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Yacht and SuperYachts
The crew of âsuperyachtâ Sovereign are being urged to spread the word among the international sailing community of the warm Geordie welcome they received while moored on the Tyne.
The Â£40m vessel has been attracting huge crowds since it arrived at the new NE1 Newcastle City Marina, on Monday night.
The identity of its wealthy owners may remain a mystery, but that has not stopped streams of locals taking a trip down to the Quayside to catch a glimpse of the boat and take pictures.
Adrian Waddell, director of operations at NE1 Ltd, which created the marina two years ago, said attracting yachts like Sovereign to Tyneside was exactly what he had hoped it would do.
And he is now hoping other sailors will follow suit.
âWe sincerely hope that this will be the first visit of many by Sovereign and that the crew will spread the world to other âyachtiesâ of the great Geordie welcome afforded to luxury yachts,â he said, âWhen we built the NE1 Newcastle City Marina two years ago we hoped it would attract international visitors and yachts and vessels of all sizes because of the quality of the offer and the fact that boats sail directly into the heart of Newcastle. In the last few weeks, weâve seen the marina at full strength, last week we played host to 58 Dutch yachts, the largest number of international vessels since the Tall Ships, this week we have the first ever âsuperyachtâ moored on the Tyne, not bad going for a Marina still in its infancy. As the marinaâs reputation grows, we are really looking forward to many more seasons to come and welcoming more âsuperyachtsâ and international visitors to the city.â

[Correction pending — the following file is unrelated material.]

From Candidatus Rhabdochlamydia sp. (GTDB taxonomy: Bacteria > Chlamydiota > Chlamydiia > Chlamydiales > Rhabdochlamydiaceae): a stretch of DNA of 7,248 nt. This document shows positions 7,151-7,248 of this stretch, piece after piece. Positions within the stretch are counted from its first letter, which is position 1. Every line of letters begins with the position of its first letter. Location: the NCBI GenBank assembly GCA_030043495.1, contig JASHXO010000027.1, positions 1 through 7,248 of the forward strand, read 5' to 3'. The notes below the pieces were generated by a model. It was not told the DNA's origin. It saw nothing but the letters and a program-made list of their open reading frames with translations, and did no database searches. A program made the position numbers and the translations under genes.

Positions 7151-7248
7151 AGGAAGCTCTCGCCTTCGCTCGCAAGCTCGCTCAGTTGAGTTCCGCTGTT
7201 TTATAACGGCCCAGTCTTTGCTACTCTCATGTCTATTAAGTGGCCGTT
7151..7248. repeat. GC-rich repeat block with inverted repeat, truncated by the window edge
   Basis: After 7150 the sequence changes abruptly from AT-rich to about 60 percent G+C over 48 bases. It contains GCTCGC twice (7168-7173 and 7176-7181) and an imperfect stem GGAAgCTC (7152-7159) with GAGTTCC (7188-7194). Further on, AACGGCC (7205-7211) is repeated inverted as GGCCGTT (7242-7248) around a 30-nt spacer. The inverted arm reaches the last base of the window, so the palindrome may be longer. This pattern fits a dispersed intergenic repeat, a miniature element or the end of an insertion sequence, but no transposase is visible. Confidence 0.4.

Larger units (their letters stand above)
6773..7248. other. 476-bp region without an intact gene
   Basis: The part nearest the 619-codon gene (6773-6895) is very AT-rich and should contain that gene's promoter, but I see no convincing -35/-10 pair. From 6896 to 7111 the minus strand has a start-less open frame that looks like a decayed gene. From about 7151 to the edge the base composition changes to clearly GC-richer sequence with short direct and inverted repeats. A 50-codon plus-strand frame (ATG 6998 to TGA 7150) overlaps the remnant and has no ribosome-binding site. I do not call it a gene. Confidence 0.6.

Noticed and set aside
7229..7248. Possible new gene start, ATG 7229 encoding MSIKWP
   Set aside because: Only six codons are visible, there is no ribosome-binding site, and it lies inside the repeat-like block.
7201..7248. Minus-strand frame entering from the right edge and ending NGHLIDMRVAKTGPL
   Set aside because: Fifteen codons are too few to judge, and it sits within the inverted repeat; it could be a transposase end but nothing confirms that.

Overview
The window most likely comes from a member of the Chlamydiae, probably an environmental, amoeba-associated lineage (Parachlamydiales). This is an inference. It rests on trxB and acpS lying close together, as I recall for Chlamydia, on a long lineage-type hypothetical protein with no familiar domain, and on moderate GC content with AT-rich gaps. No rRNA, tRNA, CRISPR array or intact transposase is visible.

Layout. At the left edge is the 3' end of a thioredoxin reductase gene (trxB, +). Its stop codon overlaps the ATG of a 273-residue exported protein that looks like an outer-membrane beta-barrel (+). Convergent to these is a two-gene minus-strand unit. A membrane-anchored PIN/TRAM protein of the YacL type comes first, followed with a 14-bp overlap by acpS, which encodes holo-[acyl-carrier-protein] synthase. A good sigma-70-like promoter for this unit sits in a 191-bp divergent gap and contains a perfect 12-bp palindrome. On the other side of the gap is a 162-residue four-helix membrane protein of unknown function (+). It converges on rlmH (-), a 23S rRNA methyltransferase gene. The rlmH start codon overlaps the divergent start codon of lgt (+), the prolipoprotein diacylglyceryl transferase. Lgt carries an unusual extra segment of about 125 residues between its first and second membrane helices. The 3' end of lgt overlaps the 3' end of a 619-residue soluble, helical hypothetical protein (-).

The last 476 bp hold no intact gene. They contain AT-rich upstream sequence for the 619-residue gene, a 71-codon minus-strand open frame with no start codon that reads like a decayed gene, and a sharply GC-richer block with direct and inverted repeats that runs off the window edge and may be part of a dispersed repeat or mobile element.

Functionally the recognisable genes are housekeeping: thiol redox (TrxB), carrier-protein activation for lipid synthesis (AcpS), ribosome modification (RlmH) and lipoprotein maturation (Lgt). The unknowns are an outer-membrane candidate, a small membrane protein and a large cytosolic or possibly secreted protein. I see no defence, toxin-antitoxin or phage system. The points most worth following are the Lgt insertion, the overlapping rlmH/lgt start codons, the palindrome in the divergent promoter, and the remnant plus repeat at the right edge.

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Meanwhile, Aventura, Fla.-based BoatSetter is working with marinas across the country to reach out to boat owners. The company launched in February and hopes to be nationwide within the next couple years. BoatSetter focuses on vessels in the mid-30-foot range. They rent for an average $800 for a half day and twice that for a full day.
Other peer-to-peer boat-share sites include Cruzin, which went live last year, and Boaterfly, which caters to markets outside the U.S.
All these sites look to take advantage of a couple of competing market forces: Boating participation has been at an all-time high — 38 percent — the last two years, according to the National Marine Manufacturers Association. Yet boats are only used by their owners about 20 days out of the year, according to the U.S. Coast Guard’s most recent boat owners safety survey.
Owning a boat is expensive. The general rule is that maintaining a boat costs about 10 percent of the boat’s worth each year. With boats selling for anywhere from several thousand to several million dollars, some owners may be facing steep upkeep costs.
“The worst thing you can do for your boat is not use it,” said BoatSetter CEO Andrew Sturner.
Boat owner Robert Scarano, an architect in Brooklyn, N.Y., is a recent Boatbound recruit. He has two speedboats, one 38 feet long and another 25 feet long. Renting his smaller boat for a day is $750, and the larger one goes for $1,350.
Scarano is skeptical that using the site will help him much financially.
“If you look what I’m charging it probably doesn’t even cover the cost between the wear and tear,” he said. “It’s just kind of cushioning it.”